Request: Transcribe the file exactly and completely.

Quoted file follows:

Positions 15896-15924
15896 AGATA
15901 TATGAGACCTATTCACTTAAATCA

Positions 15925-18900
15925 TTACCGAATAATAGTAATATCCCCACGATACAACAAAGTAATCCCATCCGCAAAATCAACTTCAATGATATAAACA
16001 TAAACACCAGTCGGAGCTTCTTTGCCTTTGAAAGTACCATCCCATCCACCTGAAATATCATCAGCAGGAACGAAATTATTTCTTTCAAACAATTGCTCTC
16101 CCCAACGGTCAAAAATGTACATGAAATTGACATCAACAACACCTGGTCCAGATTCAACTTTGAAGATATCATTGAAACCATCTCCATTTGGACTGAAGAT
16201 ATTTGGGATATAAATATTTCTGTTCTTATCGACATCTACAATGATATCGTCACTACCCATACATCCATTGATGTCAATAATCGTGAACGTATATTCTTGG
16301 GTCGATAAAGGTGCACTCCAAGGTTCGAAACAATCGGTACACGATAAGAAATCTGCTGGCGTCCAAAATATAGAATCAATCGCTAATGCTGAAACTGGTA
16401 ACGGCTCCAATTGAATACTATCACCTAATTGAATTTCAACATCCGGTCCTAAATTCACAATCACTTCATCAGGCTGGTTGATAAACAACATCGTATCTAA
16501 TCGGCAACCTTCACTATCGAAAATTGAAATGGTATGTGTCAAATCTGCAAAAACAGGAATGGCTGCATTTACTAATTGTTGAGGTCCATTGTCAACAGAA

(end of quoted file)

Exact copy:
Positions 15896-15924
15896 AGATA
15901 TATGAGACCTATTCACTTAAATCA

Positions 15925-18900
15925 TTACCGAATAATAGTAATATCCCCACGATACAACAAAGTAATCCCATCCGCAAAATCAACTTCAATGATATAAACA
16001 TAAACACCAGTCGGAGCTTCTTTGCCTTTGAAAGTACCATCCCATCCACCTGAAATATCATCAGCAGGAACGAAATTATTTCTTTCAAACAATTGCTCTC
16101 CCCAACGGTCAAAAATGTACATGAAATTGACATCAACAACACCTGGTCCAGATTCAACTTTGAAGATATCATTGAAACCATCTCCATTTGGACTGAAGAT
16201 ATTTGGGATATAAATATTTCTGTTCTTATCGACATCTACAATGATATCGTCACTACCCATACATCCATTGATGTCAATAATCGTGAACGTATATTCTTGG
16301 GTCGATAAAGGTGCACTCCAAGGTTCGAAACAATCGGTACACGATAAGAAATCTGCTGGCGTCCAAAATATAGAATCAATCGCTAATGCTGAAACTGGTA
16401 ACGGCTCCAATTGAATACTATCACCTAATTGAATTTCAACATCCGGTCCTAAATTCACAATCACTTCATCAGGCTGGTTGATAAACAACATCGTATCTAA
16501 TCGGCAACCTTCACTATCGAAAATTGAAATGGTATGTGTCAAATCTGCAAAAACAGGAATGGCTGCATTTACTAATTGTTGAGGTCCATTGTCAACAGAA